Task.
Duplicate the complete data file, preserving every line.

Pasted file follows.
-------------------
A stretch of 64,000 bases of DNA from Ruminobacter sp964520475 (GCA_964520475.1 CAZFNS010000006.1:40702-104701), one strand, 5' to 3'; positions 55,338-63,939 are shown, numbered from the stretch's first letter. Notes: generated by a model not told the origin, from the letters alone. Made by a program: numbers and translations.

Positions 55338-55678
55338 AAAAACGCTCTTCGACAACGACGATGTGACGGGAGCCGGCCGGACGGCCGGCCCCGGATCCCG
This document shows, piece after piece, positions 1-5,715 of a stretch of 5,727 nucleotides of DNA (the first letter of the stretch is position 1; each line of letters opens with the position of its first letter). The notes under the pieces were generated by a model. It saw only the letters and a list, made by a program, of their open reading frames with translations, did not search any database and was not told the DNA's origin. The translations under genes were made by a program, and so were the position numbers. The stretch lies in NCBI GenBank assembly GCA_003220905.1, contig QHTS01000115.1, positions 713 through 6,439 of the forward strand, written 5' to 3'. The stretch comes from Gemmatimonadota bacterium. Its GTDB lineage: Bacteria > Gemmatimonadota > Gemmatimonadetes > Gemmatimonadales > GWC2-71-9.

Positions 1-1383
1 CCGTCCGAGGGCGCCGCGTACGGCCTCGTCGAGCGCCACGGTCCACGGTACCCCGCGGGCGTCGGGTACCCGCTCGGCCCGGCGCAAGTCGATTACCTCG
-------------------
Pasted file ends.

A stretch of 64,000 bases of DNA from Ruminobacter sp964520475 (GCA_964520475.1 CAZFNS010000006.1:40702-104701), one strand, 5' to 3'; positions 55,338-63,939 are shown, numbered from the stretch's first letter. Notes: generated by a model not told the origin, from the letters alone. Made by a program: numbers and translations.

Positions 55338-55678
55338 AAAAACGCTCTTCGACAACGACGATGTGACGGGAGCCGGCCGGACGGCCGGCCCCGGATCCCG
This document shows, piece after piece, positions 1-5,715 of a stretch of 5,727 nucleotides of DNA (the first letter of the stretch is position 1; each line of letters opens with the position of its first letter). The notes under the pieces were generated by a model. It saw only the letters and a list, made by a program, of their open reading frames with translations, did not search any database and was not told the DNA's origin. The translations under genes were made by a program, and so were the position numbers. The stretch lies in NCBI GenBank assembly GCA_003220905.1, contig QHTS01000115.1, positions 713 through 6,439 of the forward strand, written 5' to 3'. The stretch comes from Gemmatimonadota bacterium. Its GTDB lineage: Bacteria > Gemmatimonadota > Gemmatimonadetes > Gemmatimonadales > GWC2-71-9.

Positions 1-1383
1 CCGTCCGAGGGCGCCGCGTACGGCCTCGTCGAGCGCCACGGTCCACGGTACCCCGCGGGCGTCGGGTACCCGCTCGGCCCGGCGCAAGTCGATTACCTCG